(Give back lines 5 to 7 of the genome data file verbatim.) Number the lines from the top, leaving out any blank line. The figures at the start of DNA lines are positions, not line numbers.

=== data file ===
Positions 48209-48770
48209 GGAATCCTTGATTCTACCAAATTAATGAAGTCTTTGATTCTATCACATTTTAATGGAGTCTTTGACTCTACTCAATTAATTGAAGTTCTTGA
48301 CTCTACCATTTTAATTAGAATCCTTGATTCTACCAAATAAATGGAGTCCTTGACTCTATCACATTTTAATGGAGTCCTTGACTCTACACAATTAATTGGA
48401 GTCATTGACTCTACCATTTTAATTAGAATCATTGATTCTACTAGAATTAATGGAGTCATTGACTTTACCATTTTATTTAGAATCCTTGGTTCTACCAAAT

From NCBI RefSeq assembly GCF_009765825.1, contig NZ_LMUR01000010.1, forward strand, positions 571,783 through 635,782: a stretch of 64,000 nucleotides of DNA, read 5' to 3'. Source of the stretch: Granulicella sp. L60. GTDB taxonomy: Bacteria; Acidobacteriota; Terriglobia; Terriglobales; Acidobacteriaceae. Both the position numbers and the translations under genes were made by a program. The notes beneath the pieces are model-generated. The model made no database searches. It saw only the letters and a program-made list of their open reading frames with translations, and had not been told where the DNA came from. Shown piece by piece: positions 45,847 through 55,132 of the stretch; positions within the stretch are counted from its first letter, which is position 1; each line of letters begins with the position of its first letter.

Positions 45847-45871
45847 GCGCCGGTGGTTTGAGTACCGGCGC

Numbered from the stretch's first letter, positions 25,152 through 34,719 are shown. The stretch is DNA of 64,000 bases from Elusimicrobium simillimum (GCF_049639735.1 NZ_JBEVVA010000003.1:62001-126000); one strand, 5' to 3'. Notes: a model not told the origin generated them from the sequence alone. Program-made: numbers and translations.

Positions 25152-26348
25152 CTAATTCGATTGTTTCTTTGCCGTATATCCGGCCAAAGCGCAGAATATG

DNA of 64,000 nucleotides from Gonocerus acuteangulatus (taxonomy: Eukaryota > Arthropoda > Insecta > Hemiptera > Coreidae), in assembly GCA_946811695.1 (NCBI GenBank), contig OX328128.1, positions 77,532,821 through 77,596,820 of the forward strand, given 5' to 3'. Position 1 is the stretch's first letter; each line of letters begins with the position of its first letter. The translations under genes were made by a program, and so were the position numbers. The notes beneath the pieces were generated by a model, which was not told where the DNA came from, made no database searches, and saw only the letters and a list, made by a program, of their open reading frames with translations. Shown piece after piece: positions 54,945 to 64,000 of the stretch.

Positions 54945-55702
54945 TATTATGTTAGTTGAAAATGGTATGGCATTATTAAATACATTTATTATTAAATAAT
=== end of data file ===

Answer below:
From NCBI RefSeq assembly GCF_009765825.1, contig NZ_LMUR01000010.1, forward strand, positions 571,783 through 635,782: a stretch of 64,000 nucleotides of DNA, read 5' to 3'. Source of the stretch: Granulicella sp. L60. GTDB taxonomy: Bacteria; Acidobacteriota; Terriglobia; Terriglobales; Acidobacteriaceae. Both the position numbers and the translations under genes were made by a program. The notes beneath the pieces are model-generated. The model made no database searches. It saw only the letters and a program-made list of their open reading frames with translations, and had not been told where the DNA came from. Shown piece by piece: positions 45,847 through 55,132 of the stretch; positions within the stretch are counted from its first letter, which is position 1; each line of letters begins with the position of its first letter.

Positions 45847-45871
45847 GCGCCGGTGGTTTGAGTACCGGCGC